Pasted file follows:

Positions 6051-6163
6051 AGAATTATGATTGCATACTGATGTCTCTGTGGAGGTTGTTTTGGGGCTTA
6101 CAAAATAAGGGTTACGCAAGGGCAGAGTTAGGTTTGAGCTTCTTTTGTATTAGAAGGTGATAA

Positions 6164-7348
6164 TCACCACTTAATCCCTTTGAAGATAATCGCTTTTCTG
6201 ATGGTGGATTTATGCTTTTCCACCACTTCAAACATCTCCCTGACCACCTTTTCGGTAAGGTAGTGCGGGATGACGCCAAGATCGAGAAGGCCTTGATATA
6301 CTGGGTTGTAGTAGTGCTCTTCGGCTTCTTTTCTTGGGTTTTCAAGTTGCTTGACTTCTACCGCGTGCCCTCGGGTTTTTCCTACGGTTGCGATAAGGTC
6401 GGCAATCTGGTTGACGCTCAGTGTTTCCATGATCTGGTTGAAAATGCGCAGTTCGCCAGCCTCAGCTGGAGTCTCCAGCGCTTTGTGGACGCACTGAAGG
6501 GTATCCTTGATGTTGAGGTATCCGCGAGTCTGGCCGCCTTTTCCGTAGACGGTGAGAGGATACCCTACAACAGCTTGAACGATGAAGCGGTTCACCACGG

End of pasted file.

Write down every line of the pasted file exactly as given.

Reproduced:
Positions 6051-6163
6051 AGAATTATGATTGCATACTGATGTCTCTGTGGAGGTTGTTTTGGGGCTTA
6101 CAAAATAAGGGTTACGCAAGGGCAGAGTTAGGTTTGAGCTTCTTTTGTATTAGAAGGTGATAA

Positions 6164-7348
6164 TCACCACTTAATCCCTTTGAAGATAATCGCTTTTCTG
6201 ATGGTGGATTTATGCTTTTCCACCACTTCAAACATCTCCCTGACCACCTTTTCGGTAAGGTAGTGCGGGATGACGCCAAGATCGAGAAGGCCTTGATATA
6301 CTGGGTTGTAGTAGTGCTCTTCGGCTTCTTTTCTTGGGTTTTCAAGTTGCTTGACTTCTACCGCGTGCCCTCGGGTTTTTCCTACGGTTGCGATAAGGTC
6401 GGCAATCTGGTTGACGCTCAGTGTTTCCATGATCTGGTTGAAAATGCGCAGTTCGCCAGCCTCAGCTGGAGTCTCCAGCGCTTTGTGGACGCACTGAAGG
6501 GTATCCTTGATGTTGAGGTATCCGCGAGTCTGGCCGCCTTTTCCGTAGACGGTGAGAGGATACCCTACAACAGCTTGAACGATGAAGCGGTTCACCACGG